Ray Tallis philosopher, poet, novelist and cultural critic who was until recently a physician and clinical scientist. Over the last 20 years he has published fiction, three volumes of poetry, and 23 books on the philosophy of mind, philosophical anthropology, literary theory, the nature of art and cultural criticism. His most recent book, Aping Mankind, strongly contests the notion that human consciousness can be understood entirely in terms of neurobiology.
Jo Shapcott poet, editor and lecturer who has won the National Poetry Competition, the Commonwealth Poetry Prize, the Costa Book of the Year Award, a Forward Poetry Prize and the Cholmondeley Award. In 2011 she was awarded the Queen's Gold Medal for poetry.
Jane McNaughton Director of the Centre for Arts and Humanities in Health and Medicine (CAHHM) at Durham University. Her research interests include community based arts in health, art work in hospital environments and she also works closely on literature and medicine projects with the department of English Studies at the Durham, including, in 2006, a Public Lecture Series with the title Flesh and Blood: the Body and the Arts. She is joint editor of the journal Medical Humanities.
Adam Kay doctor, musician and comedian, who started performing in 1998 at medical school, quickly becoming well-known amongst the medical community. Abandoning medical in-jokes for songs with wider appeal, Adam first appeared at the Edinburgh Festival Fringe in 2005, achieving a sell-out run. He has since sold out Edinburgh runs in 2006, 2007, 2008, 2009 and 2010, as well as nationwide UK tours.
Richard Horton editor of The Lancet, first President of the World Association of Medical Editors and Past-President of the US Council of Science Editors. He is an honorary professor at the London School of Hygiene and Tropical Medicine, University College London, and the University of Edinburgh. He is a Fellow of the Royal College of Physicians and a Founder Fellow of the UK's Academy of Medical Sciences. In 2007, he received the Edinburgh Medal and in 2008 he was appointed a Senior Associate of The Nuffield Trust. He writes regularly for the Times Literary Supplement and New York Review of Books.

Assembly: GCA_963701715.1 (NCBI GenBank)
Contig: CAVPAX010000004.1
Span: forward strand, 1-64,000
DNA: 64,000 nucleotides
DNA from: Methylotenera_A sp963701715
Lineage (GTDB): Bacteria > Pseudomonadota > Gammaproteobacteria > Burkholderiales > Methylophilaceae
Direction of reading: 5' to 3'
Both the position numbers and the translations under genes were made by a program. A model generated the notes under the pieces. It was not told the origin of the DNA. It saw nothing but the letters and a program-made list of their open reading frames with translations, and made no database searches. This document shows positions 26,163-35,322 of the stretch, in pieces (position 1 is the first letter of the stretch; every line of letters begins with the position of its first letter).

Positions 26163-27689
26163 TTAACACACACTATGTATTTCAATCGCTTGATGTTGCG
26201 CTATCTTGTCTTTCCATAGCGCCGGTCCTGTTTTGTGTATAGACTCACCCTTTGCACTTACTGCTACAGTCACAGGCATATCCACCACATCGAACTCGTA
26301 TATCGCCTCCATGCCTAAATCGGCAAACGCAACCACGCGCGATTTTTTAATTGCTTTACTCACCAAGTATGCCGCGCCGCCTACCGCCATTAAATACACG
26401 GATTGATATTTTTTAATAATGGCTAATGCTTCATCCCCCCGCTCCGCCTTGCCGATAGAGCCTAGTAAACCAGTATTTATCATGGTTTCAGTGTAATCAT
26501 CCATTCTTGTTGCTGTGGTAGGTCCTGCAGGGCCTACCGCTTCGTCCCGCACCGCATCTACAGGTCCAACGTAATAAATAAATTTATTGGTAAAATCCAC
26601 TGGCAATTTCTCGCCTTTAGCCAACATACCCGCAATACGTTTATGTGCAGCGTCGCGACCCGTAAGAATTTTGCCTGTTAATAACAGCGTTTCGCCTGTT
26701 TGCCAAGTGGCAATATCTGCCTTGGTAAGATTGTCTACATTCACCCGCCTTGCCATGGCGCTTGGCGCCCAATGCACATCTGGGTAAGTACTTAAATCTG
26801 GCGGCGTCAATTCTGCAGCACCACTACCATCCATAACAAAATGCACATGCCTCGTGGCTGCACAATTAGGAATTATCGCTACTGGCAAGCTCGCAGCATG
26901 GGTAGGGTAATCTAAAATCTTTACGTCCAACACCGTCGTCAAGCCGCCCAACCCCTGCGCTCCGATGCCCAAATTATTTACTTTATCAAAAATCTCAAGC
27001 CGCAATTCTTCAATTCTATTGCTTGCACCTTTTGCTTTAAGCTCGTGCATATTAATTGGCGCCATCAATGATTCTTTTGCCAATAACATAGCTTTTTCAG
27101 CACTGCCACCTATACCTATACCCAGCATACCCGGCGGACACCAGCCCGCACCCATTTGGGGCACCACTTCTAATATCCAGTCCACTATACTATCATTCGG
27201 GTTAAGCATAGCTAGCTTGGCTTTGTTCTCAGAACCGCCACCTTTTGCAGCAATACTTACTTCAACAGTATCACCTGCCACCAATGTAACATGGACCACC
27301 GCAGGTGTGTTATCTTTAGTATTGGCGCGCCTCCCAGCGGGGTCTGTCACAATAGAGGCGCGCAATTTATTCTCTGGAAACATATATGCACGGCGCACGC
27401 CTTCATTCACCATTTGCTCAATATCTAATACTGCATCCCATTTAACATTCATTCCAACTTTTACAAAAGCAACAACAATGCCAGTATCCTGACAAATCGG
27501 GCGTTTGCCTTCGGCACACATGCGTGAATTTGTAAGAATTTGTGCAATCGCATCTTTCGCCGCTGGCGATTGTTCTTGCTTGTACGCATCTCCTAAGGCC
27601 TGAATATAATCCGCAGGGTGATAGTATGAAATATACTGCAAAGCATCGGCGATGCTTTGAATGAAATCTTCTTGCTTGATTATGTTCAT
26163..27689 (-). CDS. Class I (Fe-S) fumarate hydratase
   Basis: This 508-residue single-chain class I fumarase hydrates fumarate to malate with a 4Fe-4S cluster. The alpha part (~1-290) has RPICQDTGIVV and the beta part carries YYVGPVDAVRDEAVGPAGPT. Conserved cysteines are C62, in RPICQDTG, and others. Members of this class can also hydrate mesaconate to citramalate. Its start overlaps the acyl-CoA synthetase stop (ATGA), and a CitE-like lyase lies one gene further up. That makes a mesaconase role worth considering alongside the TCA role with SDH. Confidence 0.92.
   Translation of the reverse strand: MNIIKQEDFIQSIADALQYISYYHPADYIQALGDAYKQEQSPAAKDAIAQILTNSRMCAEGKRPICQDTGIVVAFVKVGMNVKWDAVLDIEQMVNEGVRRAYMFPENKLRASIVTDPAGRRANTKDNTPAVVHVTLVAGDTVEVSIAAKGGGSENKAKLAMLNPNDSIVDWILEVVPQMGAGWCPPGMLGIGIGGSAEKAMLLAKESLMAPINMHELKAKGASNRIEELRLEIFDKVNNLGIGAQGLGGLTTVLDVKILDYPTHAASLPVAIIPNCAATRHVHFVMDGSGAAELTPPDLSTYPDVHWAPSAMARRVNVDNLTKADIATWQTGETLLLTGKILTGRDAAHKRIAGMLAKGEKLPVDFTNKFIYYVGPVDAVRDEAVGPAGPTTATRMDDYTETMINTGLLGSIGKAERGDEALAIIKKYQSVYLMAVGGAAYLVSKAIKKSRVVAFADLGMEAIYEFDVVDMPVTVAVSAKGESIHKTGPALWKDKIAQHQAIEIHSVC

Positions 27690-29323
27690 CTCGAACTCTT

Colin Leys honorary professor at Goldsmiths University of London. He is the author of Market Driven Politics: Neoliberal Democracy and the Public Interest (Verso 2001), and with Stewart Player, The Plot Against the NHS (Merlin Press 2011).
Matthew Flinders Professor of Politics at the University of Sheffield and writer and broadcaster. He has made numerous contributions to national newspapers, including The Times and The Guardian, and in 2011 he wrote and presented a three-part series for BBC Radio 4 In Defence of Politics.
Clare Short MP for Birmingham Ladywood from 1983 to 2010 and Secretary of State for International Development from 1997 to May 2003. She stood down from Parliament in 2010, and is now active in various organisations working on slum upgrading in the developing world, transparency in oil, gas and mining, African-led humanitarian action, destitute asylum-seekers in Birmingham, Trade Justice for the developing world and for a just settlement of the Palestinian/ Israeli conflict.